I posted a web comic poking fun at the irrational fear of the ocean. My carefulness last weekend maybe kept me from getting stung by jellyfish and definitely from stepping on a stingray or skate. There were no sharks that I saw. But then, “absence of evidence is not evidence of absence.” 🙂
After some comments, I eventually deleted the post because I was tired of the arguing whether fear is rational or irrational. (It is both which is why I thought the comic funny and posted it, but obviously this was not the correct audience.) I keep to myself more these days to keep from arguing about politics. There has been a temptation to leave Facebook altogether in order to get away from the madness. Something I will not tolerate is that kind of thing on my own posts. I tell people to stop and if anyone eggs it on, then I delete the post.
In Jonathan Haidt‘s Edge talkÂ A New Science of Morality (Part 1), he alerts us to:
According to Mercier and Sperber reasoning was not designed to pursue the truth. Reasoning was designed by evolution to help us win arguments. That’s why they call it The Argumentative Theory of Reasoning. 
My own Confirmation Bias screams that thisÂ absolutely must be the most true thing I have read this decade. SeveralÂ postsÂ onÂ thisÂ blogÂ demonstrateÂ my fascination with people trusting their ideology over the facts. But this makes sense in an environment where people are mainly looking to prove themselves correct. Someone can be completely reasonable, but if the other has made up their mind there is no changing it. The flow of information only serves to eventually serve up something that supports their view which they will seize upon.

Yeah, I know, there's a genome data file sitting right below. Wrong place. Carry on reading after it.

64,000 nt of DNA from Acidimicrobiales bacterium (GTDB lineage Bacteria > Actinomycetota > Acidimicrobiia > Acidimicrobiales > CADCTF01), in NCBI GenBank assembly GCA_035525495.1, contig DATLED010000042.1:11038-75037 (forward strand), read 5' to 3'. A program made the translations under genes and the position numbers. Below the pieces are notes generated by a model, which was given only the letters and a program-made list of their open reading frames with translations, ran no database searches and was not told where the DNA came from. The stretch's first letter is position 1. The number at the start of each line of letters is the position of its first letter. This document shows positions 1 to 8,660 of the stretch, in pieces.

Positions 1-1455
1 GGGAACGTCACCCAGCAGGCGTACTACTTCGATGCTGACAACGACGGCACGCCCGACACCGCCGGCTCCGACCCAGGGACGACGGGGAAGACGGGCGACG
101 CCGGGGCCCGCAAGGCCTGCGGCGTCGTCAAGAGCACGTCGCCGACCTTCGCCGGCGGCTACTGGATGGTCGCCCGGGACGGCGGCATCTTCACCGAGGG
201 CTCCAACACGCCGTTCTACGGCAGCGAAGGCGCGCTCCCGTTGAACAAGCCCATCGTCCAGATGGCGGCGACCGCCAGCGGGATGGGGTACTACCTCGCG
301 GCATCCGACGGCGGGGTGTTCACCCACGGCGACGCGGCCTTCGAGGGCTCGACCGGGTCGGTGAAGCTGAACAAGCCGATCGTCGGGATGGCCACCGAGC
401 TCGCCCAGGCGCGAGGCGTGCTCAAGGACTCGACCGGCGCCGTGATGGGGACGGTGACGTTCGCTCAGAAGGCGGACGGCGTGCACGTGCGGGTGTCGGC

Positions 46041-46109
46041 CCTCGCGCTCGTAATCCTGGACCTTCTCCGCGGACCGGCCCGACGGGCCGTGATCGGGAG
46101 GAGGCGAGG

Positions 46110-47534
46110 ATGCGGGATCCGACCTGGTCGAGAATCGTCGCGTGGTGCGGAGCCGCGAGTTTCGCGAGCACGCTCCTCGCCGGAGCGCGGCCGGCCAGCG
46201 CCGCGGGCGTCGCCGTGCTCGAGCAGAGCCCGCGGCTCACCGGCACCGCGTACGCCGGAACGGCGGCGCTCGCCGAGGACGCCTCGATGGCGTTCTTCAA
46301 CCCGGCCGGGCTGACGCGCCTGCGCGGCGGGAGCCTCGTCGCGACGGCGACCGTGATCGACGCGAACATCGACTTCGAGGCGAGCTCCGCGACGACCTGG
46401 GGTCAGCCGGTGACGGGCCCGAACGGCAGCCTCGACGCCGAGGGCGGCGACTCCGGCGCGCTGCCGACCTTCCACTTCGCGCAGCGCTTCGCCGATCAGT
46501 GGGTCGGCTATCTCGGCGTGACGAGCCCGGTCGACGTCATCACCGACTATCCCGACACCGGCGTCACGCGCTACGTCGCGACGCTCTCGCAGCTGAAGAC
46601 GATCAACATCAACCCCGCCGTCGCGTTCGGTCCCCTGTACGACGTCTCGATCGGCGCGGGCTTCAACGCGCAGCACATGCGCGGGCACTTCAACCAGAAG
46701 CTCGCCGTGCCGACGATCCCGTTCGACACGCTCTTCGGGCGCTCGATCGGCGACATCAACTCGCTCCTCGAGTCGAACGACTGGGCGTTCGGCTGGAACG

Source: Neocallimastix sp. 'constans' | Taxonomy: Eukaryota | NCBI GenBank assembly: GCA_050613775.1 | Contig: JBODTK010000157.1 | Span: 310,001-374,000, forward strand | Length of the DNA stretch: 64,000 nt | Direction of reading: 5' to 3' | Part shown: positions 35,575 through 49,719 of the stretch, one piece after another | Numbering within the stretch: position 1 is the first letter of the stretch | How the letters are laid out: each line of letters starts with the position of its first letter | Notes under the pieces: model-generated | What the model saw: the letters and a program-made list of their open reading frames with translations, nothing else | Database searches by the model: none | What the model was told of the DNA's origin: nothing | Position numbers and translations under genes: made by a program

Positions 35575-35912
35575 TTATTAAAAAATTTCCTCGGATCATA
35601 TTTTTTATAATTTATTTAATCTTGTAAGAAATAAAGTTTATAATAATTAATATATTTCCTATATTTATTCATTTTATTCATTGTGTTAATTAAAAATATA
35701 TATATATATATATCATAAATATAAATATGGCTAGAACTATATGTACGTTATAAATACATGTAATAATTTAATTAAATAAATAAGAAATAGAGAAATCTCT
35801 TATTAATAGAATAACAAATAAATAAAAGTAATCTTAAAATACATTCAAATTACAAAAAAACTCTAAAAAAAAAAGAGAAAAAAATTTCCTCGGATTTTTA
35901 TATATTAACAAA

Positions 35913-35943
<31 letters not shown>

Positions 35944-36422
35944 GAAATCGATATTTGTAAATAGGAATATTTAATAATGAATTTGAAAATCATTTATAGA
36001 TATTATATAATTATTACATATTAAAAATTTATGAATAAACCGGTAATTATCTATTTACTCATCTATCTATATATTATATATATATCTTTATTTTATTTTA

As Behavioral Economics fanboy, I very much am all about humans are not extremely imperfect reasoners. To label anyone, even Neil deGrasse Tyson, as very rationalÂ strikes me as irrational. It will be difficult to refrain from not using reasonable as pejorative to mean someone who has stopped thinking beyond only supporting their own view.
Leave a Reply